As the starting-gun sounds in the race for the Democratic presidential nomination, many people believe that the Democratic Party is more liberal than it used to be. And they’re right, at least if you go by how rank-and-file Democrats characterize themselves. But, as we will see, this complicates Democrats’ efforts to take back the White House in 2020.
A bit of history is in order. A quarter of a century ago, when President Bill Clinton was in the White House and governing as a “new” Democrat, the Democratic party was not a liberal party. In fact, back then, 25 percent of Democrats regarded themselves as liberal, 25 percent as conservative, and 48 percent as moderate. In contrast, as of 2018, the party’s liberal cohort had doubled to 51 percent, while the conservative share of the party had been cut in half to just 13 percent, and the moderates had shrunk by one-third, to 34 percent.
This is the first time in the history of modern survey research that a majority of the Democratic Party has called itself “liberal,” and it helps explain why so many Democratic presidential aspirants have headed left. This does not necessarily mean that a left-leaning candidate is a lock to win the nomination. As we saw in the 2016 Republican contest, if a number of candidates vie for the support of their party’s majority faction, a candidate with a very different orientation may be able to commandeer a plurality.
This liberal trend within the Democratic Party is more than an ideological sorting-out between the two major parties. Yes, many voters, especially in the South, who were once conservative Democrats have shifted their allegiance to the Republican Party. But at the same time, the electorate as a whole has moved left.
In 1994, 38 percent of Americans called themselves conservative, compared to 17 percent for liberals. By 2018, the conservative share had declined slightly, to 35 percent, while the liberal share increased by 9 points, to 26 percent. In other words, in the 24 years since Newt Gingrich’s Republican insurgency toppled the Democratic House majority, the conservative edge over liberals shrank from 21 points to just 9 points, the smallest conservative advantage ever recorded.
While the Democratic party has been dominated by moderates, on the Republican side the right wing has long dominated. As early as 1994, 58 percent of Republicans regarded themselves as conservatives, a share that has risen slowly and steadily to today’s 73 percent. A quarter of a century ago, then, a conservative party faced an uneasy coalition of liberal, moderate, and conservative Democrats. Today, a liberal party and a conservative party confront each other over a widening gap.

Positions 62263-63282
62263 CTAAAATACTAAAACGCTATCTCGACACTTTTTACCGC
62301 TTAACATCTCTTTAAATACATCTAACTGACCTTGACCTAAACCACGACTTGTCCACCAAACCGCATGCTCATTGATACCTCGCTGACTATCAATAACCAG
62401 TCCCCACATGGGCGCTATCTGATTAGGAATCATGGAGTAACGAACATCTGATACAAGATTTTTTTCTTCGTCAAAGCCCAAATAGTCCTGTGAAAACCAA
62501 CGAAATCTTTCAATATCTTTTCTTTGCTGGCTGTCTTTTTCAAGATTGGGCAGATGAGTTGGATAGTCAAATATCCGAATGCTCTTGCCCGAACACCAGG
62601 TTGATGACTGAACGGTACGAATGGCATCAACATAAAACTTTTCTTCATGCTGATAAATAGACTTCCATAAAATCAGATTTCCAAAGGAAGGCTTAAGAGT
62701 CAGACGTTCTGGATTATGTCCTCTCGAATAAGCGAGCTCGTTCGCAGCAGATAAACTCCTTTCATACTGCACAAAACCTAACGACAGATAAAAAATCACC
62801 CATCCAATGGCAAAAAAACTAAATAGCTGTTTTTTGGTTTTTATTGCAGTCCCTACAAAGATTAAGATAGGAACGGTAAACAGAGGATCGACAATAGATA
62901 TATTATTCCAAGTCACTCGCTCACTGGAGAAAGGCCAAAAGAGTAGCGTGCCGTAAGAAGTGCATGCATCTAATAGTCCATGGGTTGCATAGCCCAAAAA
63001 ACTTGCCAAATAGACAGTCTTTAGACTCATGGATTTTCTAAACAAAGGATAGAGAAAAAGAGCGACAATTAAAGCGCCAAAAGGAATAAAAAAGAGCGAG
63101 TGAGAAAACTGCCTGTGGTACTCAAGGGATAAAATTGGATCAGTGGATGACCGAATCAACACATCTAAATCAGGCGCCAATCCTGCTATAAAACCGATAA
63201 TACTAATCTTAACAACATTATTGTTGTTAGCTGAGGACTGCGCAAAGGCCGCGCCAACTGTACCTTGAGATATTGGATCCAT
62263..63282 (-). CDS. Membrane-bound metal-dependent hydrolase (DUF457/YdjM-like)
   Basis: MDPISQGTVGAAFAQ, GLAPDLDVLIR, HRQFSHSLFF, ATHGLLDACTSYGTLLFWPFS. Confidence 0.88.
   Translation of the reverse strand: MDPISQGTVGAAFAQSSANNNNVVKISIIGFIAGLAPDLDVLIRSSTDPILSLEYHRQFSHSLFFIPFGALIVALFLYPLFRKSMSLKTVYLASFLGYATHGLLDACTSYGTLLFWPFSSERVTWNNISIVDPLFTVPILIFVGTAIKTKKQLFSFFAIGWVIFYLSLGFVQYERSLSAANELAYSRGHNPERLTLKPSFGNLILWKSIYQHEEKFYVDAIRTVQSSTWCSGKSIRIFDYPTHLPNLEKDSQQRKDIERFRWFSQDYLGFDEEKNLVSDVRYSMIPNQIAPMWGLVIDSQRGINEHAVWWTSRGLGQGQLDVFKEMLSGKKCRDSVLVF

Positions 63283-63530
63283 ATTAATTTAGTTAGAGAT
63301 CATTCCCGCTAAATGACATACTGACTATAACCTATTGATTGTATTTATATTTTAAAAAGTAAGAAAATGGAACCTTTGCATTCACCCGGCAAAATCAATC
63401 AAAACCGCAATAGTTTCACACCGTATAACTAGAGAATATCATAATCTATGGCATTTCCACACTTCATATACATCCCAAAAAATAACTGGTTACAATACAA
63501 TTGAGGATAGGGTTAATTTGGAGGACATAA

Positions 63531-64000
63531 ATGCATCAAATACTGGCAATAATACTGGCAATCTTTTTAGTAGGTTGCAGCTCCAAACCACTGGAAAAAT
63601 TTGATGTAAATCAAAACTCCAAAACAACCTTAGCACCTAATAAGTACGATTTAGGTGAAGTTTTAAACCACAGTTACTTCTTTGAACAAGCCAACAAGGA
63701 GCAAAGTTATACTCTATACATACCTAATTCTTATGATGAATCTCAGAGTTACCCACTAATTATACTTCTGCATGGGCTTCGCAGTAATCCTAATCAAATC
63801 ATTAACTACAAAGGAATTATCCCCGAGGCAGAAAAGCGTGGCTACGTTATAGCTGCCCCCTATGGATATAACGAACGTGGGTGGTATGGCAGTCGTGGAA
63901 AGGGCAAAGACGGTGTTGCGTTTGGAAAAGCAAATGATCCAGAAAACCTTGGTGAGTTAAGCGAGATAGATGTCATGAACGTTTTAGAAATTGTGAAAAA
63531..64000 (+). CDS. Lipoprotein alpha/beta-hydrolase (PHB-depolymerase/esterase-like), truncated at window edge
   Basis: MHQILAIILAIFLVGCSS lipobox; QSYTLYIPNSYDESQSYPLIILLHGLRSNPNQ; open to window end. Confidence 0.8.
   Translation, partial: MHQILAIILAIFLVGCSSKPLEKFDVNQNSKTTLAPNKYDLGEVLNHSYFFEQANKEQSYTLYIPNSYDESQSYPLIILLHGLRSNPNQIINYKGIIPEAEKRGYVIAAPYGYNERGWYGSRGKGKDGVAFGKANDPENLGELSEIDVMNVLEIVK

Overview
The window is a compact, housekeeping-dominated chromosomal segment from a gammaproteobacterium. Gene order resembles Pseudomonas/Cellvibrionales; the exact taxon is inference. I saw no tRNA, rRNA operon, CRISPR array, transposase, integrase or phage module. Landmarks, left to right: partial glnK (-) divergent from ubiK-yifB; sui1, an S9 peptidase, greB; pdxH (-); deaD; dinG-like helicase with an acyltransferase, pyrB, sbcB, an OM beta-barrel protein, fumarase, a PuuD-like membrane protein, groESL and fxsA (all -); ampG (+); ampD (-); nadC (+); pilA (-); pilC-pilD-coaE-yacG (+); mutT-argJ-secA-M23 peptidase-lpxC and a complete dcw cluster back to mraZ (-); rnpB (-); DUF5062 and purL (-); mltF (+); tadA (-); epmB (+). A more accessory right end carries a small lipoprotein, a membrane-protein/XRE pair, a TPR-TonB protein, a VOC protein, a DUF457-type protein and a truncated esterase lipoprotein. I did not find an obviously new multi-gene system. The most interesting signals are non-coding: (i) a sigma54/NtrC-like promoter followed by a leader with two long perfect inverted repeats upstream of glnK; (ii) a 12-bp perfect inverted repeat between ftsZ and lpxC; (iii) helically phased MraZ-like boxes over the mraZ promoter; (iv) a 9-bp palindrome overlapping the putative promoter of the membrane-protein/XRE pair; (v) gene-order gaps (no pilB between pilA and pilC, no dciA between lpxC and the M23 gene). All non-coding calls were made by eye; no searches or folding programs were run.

At the same time, self-identified Independents, whose share of the electorate stood at a near-record 42 percent at the beginning of 2018, have moved slightly to the left. Since 1994, the conservative share of Independents has decreased slightly, from 31 to 28 percent, while the liberal share ticked up from 18 to 22 percent. As a group, however, Independents have remained a bastion of moderates—46 percent in 1994, 45 percent today.
The bottom line: the polarization among those who hold office is mirrored in the public—a fact that will be front and center as pre-primary and then the primary season begins. Nonetheless, while there is a liberal majority within the Democratic Party, and a larger conservative majority among Republicans, neither is enough for an electoral majority. A candidate who appeals only to liberals or conservatives cannot command an electoral majority. And because there are still more conservatives than liberals, Democrats especially must command a significant majority among moderates to close the gap, a reality that Democratic primary participants would do well to keep in mind as the contest for their party’s presidential nomination heats up.